Consumer Reports Ranks Best New Car Values

by Don Elliott on January 11, 2012

The independent product testing organization, Consumer Reports, has released their list of the best new car values.

In a press release dated January 3, 2012, Consumer Reports automotive editor Rik Paul says, “A low price doesn’t necessarily make a good car value. A cheap vehicle can wind up costing you more money over time or can be disappointing down the road. We think real value is what you get for your money.”

To arrive at the best new car value, the Consumer Reports analysts took a look at 200 different vehicles. The best overall car value winner—the subcompact four-door Honda Fit hatchback! CR ranked each vehicle’s performance, reliability, and ownership cost data to find the top car value.

Japanese brands accounted for 34 of the 48 best car values when ranked by category of vehicles. Interestingly, American brands have been increasing in value retention in a trend that did not show up in this study. Only 5 American-made vehicles were ranked as best car values. European manufacturers contributed six models and the Korean brands had only three representatives.

A closer look at the rankings by category provides some valuable information. For example, small cars and family sedans scored the best overall by category. In the small car category, the Honda Fit is the obvious winner. However, the worst car value for a small car, the Chevy Cruze 1LT, ranked close to the average score on the overall list.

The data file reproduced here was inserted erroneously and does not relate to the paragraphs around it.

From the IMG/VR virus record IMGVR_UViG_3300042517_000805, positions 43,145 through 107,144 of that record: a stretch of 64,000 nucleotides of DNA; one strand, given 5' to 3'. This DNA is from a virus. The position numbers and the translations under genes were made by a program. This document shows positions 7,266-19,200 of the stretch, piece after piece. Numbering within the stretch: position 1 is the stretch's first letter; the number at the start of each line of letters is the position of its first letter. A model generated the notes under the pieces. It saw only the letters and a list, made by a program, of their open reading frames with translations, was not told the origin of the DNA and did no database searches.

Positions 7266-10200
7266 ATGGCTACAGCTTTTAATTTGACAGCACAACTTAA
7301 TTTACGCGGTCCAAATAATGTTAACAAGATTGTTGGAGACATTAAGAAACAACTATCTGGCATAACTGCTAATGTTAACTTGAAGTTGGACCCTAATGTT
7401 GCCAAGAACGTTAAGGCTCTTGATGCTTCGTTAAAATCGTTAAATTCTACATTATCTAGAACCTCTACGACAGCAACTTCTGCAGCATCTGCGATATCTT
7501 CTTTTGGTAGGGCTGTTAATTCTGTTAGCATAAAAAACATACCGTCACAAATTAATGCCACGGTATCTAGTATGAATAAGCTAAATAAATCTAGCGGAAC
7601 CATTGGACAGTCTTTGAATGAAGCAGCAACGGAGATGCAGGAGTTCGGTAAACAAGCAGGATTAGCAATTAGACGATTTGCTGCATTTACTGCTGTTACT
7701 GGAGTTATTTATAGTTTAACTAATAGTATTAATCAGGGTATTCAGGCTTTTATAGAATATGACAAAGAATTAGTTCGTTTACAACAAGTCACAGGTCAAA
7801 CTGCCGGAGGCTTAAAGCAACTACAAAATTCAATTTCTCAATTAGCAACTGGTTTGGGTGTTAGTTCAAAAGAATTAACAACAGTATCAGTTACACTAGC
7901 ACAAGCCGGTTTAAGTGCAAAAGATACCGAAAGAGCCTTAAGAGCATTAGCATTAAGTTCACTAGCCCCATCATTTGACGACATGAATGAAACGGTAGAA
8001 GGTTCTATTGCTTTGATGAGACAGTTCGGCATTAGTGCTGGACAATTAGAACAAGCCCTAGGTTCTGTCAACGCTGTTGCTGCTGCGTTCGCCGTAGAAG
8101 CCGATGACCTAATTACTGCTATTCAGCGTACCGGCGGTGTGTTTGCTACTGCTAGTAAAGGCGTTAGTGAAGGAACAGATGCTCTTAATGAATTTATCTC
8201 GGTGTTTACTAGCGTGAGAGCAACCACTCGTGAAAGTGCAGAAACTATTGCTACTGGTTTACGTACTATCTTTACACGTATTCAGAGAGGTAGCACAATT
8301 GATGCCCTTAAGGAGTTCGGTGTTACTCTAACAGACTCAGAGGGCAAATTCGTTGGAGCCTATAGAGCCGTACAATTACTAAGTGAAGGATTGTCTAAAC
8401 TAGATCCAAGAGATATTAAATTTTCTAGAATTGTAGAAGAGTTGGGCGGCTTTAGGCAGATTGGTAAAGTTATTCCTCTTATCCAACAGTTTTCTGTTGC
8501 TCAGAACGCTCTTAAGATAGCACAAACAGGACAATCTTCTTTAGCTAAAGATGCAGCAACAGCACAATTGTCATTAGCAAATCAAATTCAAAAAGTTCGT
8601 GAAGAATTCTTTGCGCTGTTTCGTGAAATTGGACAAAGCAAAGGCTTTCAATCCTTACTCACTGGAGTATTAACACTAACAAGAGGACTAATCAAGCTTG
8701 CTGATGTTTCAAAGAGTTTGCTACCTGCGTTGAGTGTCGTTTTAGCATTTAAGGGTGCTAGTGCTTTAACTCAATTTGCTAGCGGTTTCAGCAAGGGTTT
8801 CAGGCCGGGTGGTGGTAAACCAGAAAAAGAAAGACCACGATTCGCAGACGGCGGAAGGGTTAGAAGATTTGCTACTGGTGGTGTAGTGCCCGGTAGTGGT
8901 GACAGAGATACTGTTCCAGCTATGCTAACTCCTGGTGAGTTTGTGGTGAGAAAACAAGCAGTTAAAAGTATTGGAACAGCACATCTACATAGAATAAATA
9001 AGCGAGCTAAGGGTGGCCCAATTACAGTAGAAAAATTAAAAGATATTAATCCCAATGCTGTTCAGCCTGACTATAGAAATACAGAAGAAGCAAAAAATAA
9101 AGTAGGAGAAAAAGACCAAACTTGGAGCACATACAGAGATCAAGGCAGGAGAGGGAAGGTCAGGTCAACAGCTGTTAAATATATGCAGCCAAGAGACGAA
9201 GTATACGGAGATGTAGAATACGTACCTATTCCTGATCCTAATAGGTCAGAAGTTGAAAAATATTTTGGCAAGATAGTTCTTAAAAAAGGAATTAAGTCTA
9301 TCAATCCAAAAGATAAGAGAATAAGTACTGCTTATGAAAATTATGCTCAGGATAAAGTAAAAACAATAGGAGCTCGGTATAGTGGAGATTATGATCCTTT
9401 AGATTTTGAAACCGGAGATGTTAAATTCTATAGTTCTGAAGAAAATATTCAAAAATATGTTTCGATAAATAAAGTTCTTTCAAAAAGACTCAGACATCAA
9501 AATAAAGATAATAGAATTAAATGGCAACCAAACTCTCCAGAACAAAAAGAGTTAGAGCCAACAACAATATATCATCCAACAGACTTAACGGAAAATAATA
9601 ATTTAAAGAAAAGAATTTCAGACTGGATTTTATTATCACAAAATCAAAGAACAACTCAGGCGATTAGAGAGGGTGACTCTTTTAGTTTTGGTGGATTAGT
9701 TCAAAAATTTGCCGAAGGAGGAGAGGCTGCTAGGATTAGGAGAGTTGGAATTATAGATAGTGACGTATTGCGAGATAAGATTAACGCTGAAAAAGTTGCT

The worst new car values came from the larger and luxury car segments. The “Best Upscale and Luxury Sedan,” the Lexus ES 350, ranked above the average ranking score. However, the rest of the segment did not do so well. The Jaguar XJL fell to the bottom of the segment and low on the overall list.

Across all segments, the hybrids made a good showing. Fuel economy and low depreciation help to make these vehicles predictably good new car values, costing an estimated $.65 per mile to drive for the first five years.

Consumer Reports calculated cost of ownership based on five years of usage. Ownership costs include depreciation, fuel costs, insurance premiums, interest on financing, maintenance and repairs, and sales tax. All of these costs need to be considered when buying any car, new or used.

The complete list of Consumer Reports best new car values will be available in the February Issue of “Consumer Reports” magazine. It can also be seen online at Check it out to find a car with a great new or used car value!

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